There is talk of indicting the Illinois
supreme court for disregarding the flag
law. Senator Palmer says the Cham
paign grand jury exceeded its authority.
LATEST MARKET EEFORT.
Milwaukee Grain.
.MII.W.YKEE, April 4,
FLOUR—Very
steady.
WHEAT—No. a spring, 03J£c No. 1
Northern, tittc.
CORN—No. 3, fcy.5.
OATS—No. 21 white, No. 3 white,
19^(£-0^c.
BARLEY—No. 2, 3.'c -ample on track,
[email protected]:ic.
Minnaapoli* Grain.
MINNEAPOLIS,
Di Lt'TH, April 4, 1J-9J.
WHEAT—Cash,
No. 1 ha d, 62%o No.
1 Northern, 6L)^c No. 2 Northern,
No. 3 spring, 58% d57%c rejected,
54%c to arrive, No. 1 liard,04%o
No. 1 Northern, tl2%c: April No. 1
68^c No. 1 Norther. 1,
CHAS. B. KKNNF.IJT,
Presiden
0M.
April 4,1896.
WHEAT—April closed at 6 }^c May,
50^c, July, No. 1 hard, 61}^c
No. 1. Northern, 60^ No. 2, Northern,
Dal nth Grain.
hard,
St. l"aul Union Slock Yards.
SoiTH Sr PAI L, April 4,1896.
HOGS—Market 5c lower. Range of
prices. [email protected]
CATTLE—Quiet and steady: good de
mand for fat cows and heifers.
SHEEP—Unchanged. Good demand
for jfood sheep and lambs.
Receipts: Hogs, 4'JU cattle, 100 calves,
10 sheep, 20j.
Ch cago I'a Ion Htock Yard*.
CllK
Atio,
April 4, 1896.
HOGS—Market slow, 5c lower.
Sales ranged at $3.r'.o(ii I.95 for light
.8) for mixed :j.50(o.J.7) for
heavy (ii.L0(o/3.5 fo rough.
CATTLE—Market steady.
Beeves,
J. I .'Vt
Recipts:
sheep, 2,000.
I. ii cows and heifers,
$1.5'Ha/ (.SO Texas uteers. $2.90^3.50
stockers and feeders. $2.50(t3.7.».
SHEEP—Market steady.
Hugs, IT.UIKI cattle, 4'JO
Chletg Grain and Provision*.
Clin A(
April 4, LBWLI
CliOMMi I'K CKIS.
WHEAT—April,
June.
B4
rtlc May, [email protected]£c
July. C&li(u.4K%c.
CORN—Aprii. .'bj£c
July, 3»^,.
OATS—April. Ittu May,
July. 20Vic tie..leather. Vic.
PORK—.Viay. July, t!42^ July,
$8.6^.
Awarded
Highest
Honors -World's
CREAM
RAKING
MOST PERFECT MADE.
A pure Crape Cream ef Tartar Powder, rres
from Ammonia, Alum or any other adulterant.
40 YKAJU THS tTANDARD.
Office in Syndicate block.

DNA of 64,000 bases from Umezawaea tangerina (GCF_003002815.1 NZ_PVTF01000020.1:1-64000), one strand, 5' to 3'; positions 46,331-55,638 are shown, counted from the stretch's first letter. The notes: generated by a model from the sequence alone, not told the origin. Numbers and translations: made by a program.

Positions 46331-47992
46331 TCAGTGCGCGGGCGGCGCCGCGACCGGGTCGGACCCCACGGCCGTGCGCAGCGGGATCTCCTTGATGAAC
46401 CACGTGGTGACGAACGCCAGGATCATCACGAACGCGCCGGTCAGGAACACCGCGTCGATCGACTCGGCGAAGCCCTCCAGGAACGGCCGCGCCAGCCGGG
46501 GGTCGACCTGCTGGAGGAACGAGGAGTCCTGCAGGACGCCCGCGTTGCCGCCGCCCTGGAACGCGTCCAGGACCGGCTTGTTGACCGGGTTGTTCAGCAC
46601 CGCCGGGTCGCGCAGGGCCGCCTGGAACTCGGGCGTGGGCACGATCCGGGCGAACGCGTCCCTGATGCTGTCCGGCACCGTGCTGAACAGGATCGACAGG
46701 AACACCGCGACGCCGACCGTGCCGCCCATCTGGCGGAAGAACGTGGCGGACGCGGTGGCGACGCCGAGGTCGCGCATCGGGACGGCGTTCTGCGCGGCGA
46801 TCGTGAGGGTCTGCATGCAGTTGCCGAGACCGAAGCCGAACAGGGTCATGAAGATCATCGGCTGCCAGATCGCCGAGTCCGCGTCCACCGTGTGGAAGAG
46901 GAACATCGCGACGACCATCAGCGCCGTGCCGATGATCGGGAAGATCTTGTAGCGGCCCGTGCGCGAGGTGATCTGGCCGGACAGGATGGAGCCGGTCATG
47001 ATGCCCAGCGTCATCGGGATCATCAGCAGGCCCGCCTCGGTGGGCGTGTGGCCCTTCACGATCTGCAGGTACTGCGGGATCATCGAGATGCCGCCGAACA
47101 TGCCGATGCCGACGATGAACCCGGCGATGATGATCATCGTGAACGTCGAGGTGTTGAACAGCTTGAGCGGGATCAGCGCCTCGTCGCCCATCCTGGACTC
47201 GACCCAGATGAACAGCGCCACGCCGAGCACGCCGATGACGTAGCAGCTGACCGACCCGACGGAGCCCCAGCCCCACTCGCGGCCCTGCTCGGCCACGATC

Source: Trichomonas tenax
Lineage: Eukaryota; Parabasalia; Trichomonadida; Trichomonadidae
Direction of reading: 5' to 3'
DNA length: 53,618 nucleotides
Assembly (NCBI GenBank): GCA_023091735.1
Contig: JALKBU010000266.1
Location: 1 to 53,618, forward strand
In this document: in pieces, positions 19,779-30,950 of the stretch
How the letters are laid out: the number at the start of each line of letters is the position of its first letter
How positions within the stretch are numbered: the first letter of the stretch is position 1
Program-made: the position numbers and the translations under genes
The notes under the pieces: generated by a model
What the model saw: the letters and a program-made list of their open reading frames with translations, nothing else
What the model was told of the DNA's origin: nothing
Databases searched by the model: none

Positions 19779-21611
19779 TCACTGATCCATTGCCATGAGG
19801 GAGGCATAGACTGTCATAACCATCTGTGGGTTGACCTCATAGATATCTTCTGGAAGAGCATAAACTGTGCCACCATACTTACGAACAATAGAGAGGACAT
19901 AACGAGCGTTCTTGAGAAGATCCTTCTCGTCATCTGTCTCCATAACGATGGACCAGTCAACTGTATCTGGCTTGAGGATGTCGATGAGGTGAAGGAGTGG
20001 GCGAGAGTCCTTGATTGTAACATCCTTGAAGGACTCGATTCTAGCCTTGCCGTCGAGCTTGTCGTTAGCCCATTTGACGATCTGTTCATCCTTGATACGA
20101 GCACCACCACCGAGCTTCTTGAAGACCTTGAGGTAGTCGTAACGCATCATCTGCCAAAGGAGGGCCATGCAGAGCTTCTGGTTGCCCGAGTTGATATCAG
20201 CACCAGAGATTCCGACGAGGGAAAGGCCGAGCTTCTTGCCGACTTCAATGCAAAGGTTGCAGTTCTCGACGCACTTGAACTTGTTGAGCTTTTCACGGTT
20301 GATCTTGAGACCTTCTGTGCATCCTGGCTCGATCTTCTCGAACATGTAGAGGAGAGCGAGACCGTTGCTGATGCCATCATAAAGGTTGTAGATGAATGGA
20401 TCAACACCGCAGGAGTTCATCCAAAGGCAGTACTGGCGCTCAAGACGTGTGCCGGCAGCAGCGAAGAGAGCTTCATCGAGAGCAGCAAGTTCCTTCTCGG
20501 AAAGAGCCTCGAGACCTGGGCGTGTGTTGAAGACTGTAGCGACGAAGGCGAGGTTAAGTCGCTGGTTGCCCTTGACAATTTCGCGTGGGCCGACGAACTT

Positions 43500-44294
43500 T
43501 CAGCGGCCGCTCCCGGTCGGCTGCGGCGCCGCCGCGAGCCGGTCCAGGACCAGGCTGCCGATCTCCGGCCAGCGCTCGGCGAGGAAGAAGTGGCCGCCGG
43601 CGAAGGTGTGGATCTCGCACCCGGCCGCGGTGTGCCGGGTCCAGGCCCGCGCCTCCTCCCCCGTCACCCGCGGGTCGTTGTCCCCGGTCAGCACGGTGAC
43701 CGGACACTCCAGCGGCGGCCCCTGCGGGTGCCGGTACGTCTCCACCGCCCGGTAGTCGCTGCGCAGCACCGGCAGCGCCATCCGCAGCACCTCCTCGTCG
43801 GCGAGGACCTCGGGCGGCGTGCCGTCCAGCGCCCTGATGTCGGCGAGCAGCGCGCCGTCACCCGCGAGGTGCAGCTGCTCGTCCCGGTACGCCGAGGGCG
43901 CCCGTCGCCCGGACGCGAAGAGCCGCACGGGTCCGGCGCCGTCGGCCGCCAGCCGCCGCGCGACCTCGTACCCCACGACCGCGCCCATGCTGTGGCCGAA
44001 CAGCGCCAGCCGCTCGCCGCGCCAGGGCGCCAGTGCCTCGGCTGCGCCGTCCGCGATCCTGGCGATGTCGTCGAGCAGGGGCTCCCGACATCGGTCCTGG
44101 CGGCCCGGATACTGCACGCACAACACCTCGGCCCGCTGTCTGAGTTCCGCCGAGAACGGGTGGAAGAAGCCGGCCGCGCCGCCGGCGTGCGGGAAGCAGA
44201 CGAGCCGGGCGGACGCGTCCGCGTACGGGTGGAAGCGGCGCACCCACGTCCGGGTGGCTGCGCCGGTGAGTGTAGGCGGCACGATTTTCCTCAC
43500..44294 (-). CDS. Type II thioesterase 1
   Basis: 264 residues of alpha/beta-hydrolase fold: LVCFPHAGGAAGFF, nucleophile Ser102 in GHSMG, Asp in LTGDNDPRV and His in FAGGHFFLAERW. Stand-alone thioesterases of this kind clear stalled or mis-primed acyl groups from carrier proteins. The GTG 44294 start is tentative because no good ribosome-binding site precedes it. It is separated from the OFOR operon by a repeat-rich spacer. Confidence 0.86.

SUBSCRIBE FOR
THE,
LAKE COUNTY
WEEKLY LEADER
A carefully edited,
48-coluntil piper
ALL PRINTED
May, 999(c
Fair,
'DH'
vWCQr
JHome,
Sent to any address In
ONE- DOLLAR
PRICE FIVE CENTS.
THE HADISON
State Bank,
fladison, S. D.
A (JENEKAL HAN KINO MJS1NESS TRANSACTED
Farm Loans &-t LoW?si
«^RATES^
M. Warmar. C. J. farmer.
FARMER & FARMER,
ATTORNEYS COUNSELORS AT LAW
J. H. WILLIAMSOK
Vice President.
D. D. HOLDRIOGE & SON.
Attorneys Counsellors
JkT LAW,
Madison, South Dak
OFFICE.
Over Daly & Mack ay's hank.
Dally
Financial L«Mor un
1
Charles A, Baldwin tXo.
BANKERS,
o and 43 Wall strixt,
NEW YORK.
Account* of Banks and Hanker* racdvrd
on favorable term*.
Ilonds ar.il Investment Securities.
1
AppttsaUu*.
CORRKSPONDBNCB SOLK'ITKO,
Farm Cream Separators.
A feed cooker will
furnish steam to run
an automatic Litti,®
GIANT Separator
with capacity of 300
'or 600
pounds per
hour. No engine is needed.
It is the cheapest outfit in
first cost that can be obtain
ed. Send for free illus
trated catalogue to P. M.
SHARPLES, Elgin, Kane
county, Illinois.
SEND
FOR OUR
Fall
i
Catalogue
I
I
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the United States, loi
—the finest we have
yet published—
100 pages, pro
fusely illustrated.
It will tell you all
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Fall and Winter
Styles in Men's and
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JafksoaSt.,